It is always interesting to see how the general medical community views multiple myeloma/ASH related news. Here is an article from the well respected Internal Medical News about three Millennium Pharmaceutical studies featuring bortezomib (Velcade) at ASH:
Bortezomib-Based Regimens Help Older Patients With Multiple Myeloma
By: NEIL OSTERWEIL, Internal Medicine News Digital Network – 12/15/10
Major Finding: Very good partial response rates ranged from 39% to 47% after maintenance therapy in a comparison of three bortezomib-containing regimens in previously untreated older patients with multiple myeloma.
Data Source: 300 patients in a prospective randomized trial in community-based oncology practices in the United States.
Coverage of American Society of Hematology’s Annual Meeting
ORLANDO – Each of three bortezomib-based regimens was active as first-line therapy in elderly patients with multiple myeloma, and subsequent maintenance with bortezomib resulted in increases of very good partial responses or better in each trial arm, reported investigators from the phase IIIb UPFRONT study at the annual meeting of the American Society of Hematology.
In the randomized community-based study, investigator-confirmed overall response rates after induction and maintenance were 71% with a bortezomib (Velcade)–dexamethasone combination (VD), 79% with bortezomib-thalidomide-dexamethasone (VTD), and 73% with bortezomib-melphalan-prednisone (VMP), reported Dr. Ruben Niesvizky of the New York Weill Cornell Medical Center in New York.
Progression-free survival did not differ significantly after a median 13.4 months’ follow-up. There appeared to be a trend favoring VTD, even though grade 3 or greater adverse events, peripheral neuropathies, and study discontinuations because of adverse events were highest with this regimen, the authors found.
“It is well understood that patients who are not candidates for stem cell transplant are indeed a challenge. … At the time that this trial was designed, we had three major bortezomib-containing regimens, which were the best performing combinations,” Dr. Niesvizky said.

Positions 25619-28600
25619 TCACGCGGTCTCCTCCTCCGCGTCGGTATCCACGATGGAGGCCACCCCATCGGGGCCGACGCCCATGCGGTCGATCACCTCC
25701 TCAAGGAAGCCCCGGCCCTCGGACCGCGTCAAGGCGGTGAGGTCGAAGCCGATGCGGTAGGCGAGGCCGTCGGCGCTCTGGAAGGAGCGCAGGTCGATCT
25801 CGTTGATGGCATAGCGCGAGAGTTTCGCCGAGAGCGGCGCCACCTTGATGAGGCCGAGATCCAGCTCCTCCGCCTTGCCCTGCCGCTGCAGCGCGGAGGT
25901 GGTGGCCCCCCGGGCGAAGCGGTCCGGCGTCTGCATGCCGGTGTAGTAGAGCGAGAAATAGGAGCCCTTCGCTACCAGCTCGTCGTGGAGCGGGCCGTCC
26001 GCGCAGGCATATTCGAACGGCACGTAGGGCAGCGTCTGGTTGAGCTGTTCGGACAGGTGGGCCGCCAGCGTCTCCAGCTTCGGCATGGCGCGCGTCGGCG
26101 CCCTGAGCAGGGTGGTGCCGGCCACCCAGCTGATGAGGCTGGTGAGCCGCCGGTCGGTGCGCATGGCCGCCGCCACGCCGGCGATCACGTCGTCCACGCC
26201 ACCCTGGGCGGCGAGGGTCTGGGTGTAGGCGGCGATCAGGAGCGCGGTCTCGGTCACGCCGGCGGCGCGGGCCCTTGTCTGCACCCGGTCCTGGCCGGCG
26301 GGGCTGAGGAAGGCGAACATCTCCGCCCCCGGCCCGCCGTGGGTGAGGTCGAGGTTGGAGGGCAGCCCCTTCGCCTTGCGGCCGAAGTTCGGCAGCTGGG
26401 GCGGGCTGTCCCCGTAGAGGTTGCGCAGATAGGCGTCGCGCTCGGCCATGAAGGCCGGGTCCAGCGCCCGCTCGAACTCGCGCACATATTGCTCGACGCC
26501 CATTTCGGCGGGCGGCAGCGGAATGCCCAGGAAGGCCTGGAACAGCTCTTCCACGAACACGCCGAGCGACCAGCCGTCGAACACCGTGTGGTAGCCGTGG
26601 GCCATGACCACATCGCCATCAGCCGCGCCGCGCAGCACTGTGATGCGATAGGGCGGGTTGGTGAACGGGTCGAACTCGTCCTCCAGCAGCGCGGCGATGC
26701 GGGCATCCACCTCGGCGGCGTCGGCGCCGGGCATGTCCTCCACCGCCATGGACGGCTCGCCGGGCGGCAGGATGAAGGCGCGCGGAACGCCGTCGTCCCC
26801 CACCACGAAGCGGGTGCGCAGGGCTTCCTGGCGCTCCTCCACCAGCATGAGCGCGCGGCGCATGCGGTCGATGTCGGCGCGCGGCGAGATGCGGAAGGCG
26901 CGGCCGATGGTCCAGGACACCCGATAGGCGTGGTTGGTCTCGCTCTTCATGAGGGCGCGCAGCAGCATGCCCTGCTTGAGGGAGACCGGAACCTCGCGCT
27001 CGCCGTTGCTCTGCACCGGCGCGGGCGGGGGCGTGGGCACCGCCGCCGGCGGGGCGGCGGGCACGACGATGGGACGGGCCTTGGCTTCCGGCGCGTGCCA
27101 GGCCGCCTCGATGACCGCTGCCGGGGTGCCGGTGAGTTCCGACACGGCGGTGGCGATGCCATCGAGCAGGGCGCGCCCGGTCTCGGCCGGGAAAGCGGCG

The investigators enrolled patients with newly diagnosed multiple myeloma who were ineligible for high-dose therapy and stem cell transplant. Participants had to have a Karnofsky performance score of 50% or greater, as well as measurable disease requiring systemic therapy.
The trial randomly assigned them to eight cycles of induction therapy with VD, VTD, or VMP (100 patients in each group) followed by five additional cycles of bortezomib maintenance. Maintenance cycles were 35 days long, with bortezomib 1.6 mg/m2 given on days 1, 8, 15, and 22. The median age range was 72-73.5 years in the three arms.
The primary end point was progression-free survival. Secondary end points were efficacy of the various regimens, as well as their respective safety and tolerability.
During induction, patients in the VD group received 76% of planned doses of bortezomib, compared with 63% of patients in the VTD group and 69% of those in the VMP group. During maintenance, 73% in the VD group received the intended dose, compared with 77% of patients on VTD and 85% of those on VMP.
Investigator-assessed, best-confirmed rates in the response-evaluable population were very good partial response (VGPR) or better in 36% of those on VD induction and 39% after bortezomib maintenance; 44% of those on VTD induction and 47% after maintenance; and 40% on VMP induction, and 44% after maintenance.
At a median 13.4 months’ follow-up, median progression-free survival reached 13.8 months with VD, 18.4 months with VTD, and 17.3 months with VMP. There were no significant differences in any of the pairwise comparisons, although patients on VMP appeared to plateau beginning around 22 months and continuing out to 33 months, the longest follow-up thus far.
Grade 3 or greater adverse events occurred during induction in 69% of those on VD and in 78% each of patients on VTD and VMP. Grade 3 or greater peripheral neuropathy was reported in 15%, 24%, and 20% of patients, respectively, and neutropenia in 1%, 3%, and 21%.
Peripheral neuropathy was more common in the VTD arm, compared with either of the other arms, both before and after bortezomib maintenance.
Millennium Pharmaceuticals, maker of bortezomib, funded the study. Dr. Niesvizky disclosed serving as a consultant and receiving research funding from the company. Several coauthors also disclosed consulting, research support, or speakers bureau relationships with Millennium, and two were employees.
Remember, all three of these studies featured elderly patients. Note how few patients were able to receive their scheduled doses. Unrelated health conditions and serious reaction to one or more of the medications tend to be higher among older patients. It isn’t clear to me why VRD (Velcade/Revlimid/dex) wasn’t also part of this study, considering VRD has exhibited a higher rate of response in other studies–as high as 100% among younger, newly treated patients–and Revlimid tends to produce less neuropathy than thalidomide.
Feel good and keep smiling! Pat